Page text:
As any fashion magazine can tell you, the trick to retro kitsch is moderation. And for director Jared Hess, whose zeal for Goodwill grotesquerie knows no bounds, the contrast between his cultishly adored Napoleon Dynamite and Gentlemen Broncos is the difference between wearing a perfectly faded concert T-shirt, and draping yourself in double-knit polyester. Every frame of Hess’ new film—the wood-paneled walls coated with winking unicorn posters, its characters’ high-waisted-jean-shorts-and-turtlenecks ensembles, the gaunt-faced extras straight out of R. Crumb—is crammed with so much deliberate tackiness that it borders on exhausting self-parody. And much like thrift-store scavenging, Gentlemen Broncos yields scant few returns to make digging through all that mysteriously stained ugliness worthwhile.
Whereas Napoleon rooted for its socially retarded protagonist, Broncos just pities its underdog, a round-shouldered doormat (Michael Angarano), who idles away the hours in the geodesic home he shares with his widowed mother (a gamely bedraggled Jennifer Coolidge) crafting sci-fi tales about a yeast-loving redneck space warrior named Bronco. At a fantasy writers’ camp, Angarano meets a pushily flirtatious girl (Halley Feiffer) and her best friend, an amateur filmmaker (Héctor Jiménez) whose mouth is frozen in a toothy rictus every bit as strained as the efforts to make his character loveable. They encourage Angarano to submit his story to a contest judged by his hero, a washed-up author played by Flight Of The Conchords’ Jemaine Clement; in a fit of deadline-driven desperation, Clement steals Angarano’s story, tweaking minor details and turning it into a bestseller. Meanwhile, Jiménez takes his own considerable license in adapting Angarano’s ravaged opus, and the film volleys between scenes from the competing versions—with Sam Rockwell clearly having a ball playing “Bronco” (and Clement’s swishily effete update, “Brutus”) while zipping around on rocket-powered reindeer—as Angarano slowly works up the courage to reclaim his creation.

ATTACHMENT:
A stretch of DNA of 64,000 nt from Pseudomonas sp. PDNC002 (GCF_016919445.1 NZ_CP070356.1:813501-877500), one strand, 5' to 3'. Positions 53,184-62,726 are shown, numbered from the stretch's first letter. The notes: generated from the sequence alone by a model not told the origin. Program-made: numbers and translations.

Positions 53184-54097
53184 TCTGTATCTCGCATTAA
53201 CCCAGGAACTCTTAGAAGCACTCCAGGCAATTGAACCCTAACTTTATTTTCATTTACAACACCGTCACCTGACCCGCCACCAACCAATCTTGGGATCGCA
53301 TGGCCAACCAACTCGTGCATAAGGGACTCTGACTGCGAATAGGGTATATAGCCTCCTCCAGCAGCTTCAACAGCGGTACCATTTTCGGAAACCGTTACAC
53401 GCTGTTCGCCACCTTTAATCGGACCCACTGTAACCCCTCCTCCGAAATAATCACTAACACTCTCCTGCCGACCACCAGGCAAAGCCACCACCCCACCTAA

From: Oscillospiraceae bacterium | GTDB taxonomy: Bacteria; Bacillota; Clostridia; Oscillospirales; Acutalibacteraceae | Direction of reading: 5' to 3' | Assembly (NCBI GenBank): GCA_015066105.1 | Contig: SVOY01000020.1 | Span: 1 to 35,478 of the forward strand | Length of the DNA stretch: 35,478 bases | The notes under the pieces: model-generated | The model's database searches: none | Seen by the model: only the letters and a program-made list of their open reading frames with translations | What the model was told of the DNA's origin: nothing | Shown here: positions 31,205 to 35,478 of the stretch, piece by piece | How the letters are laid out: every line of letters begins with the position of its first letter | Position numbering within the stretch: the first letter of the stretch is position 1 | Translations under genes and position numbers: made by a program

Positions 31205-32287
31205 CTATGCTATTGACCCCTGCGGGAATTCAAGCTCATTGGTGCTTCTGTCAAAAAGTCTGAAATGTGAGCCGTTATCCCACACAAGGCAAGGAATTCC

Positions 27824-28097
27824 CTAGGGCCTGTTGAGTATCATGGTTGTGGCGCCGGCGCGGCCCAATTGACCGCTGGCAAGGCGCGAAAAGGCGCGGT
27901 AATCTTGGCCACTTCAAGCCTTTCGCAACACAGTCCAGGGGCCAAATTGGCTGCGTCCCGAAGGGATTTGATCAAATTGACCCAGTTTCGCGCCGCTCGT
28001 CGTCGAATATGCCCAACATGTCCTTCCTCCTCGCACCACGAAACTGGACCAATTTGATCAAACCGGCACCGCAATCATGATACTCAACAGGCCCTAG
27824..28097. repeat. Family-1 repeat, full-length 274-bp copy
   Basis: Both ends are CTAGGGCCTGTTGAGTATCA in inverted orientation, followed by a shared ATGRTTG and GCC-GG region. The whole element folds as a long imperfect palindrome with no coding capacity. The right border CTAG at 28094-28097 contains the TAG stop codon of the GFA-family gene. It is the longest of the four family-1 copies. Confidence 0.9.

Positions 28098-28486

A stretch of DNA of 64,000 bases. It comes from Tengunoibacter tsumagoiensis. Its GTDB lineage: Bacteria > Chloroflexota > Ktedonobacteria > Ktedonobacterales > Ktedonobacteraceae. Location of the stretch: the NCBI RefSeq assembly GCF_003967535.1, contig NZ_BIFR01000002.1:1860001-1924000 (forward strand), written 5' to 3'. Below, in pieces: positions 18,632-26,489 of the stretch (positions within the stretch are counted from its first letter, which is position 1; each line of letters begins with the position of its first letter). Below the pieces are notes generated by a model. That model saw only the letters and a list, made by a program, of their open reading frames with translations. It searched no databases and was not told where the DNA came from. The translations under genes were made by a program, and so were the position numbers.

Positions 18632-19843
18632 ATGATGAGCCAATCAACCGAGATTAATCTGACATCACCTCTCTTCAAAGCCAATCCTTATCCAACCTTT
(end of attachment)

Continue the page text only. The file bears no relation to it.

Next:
The film hints at a Rushmore-esque showdown between Angarano and Clement that never really materializes. Instead, Clement spends his too-few scenes in regrettable isolation from the rest of the cast—and while he’s likeably odious as a pretentious gasbag, he isn’t enough to save a film that wrings its biggest laughs from diarrhea-afflicted snakes, hideous sweaters, and Mike White (as a burnout “guardian angel”) in a David Coverdale wig. Most damning of all—and in stark contrast to Napoleon—Broncos doesn’t have a single memorable line of dialogue. Its most lasting impression is its overbearing gaudiness, and that isn’t a look anyone should try pulling off.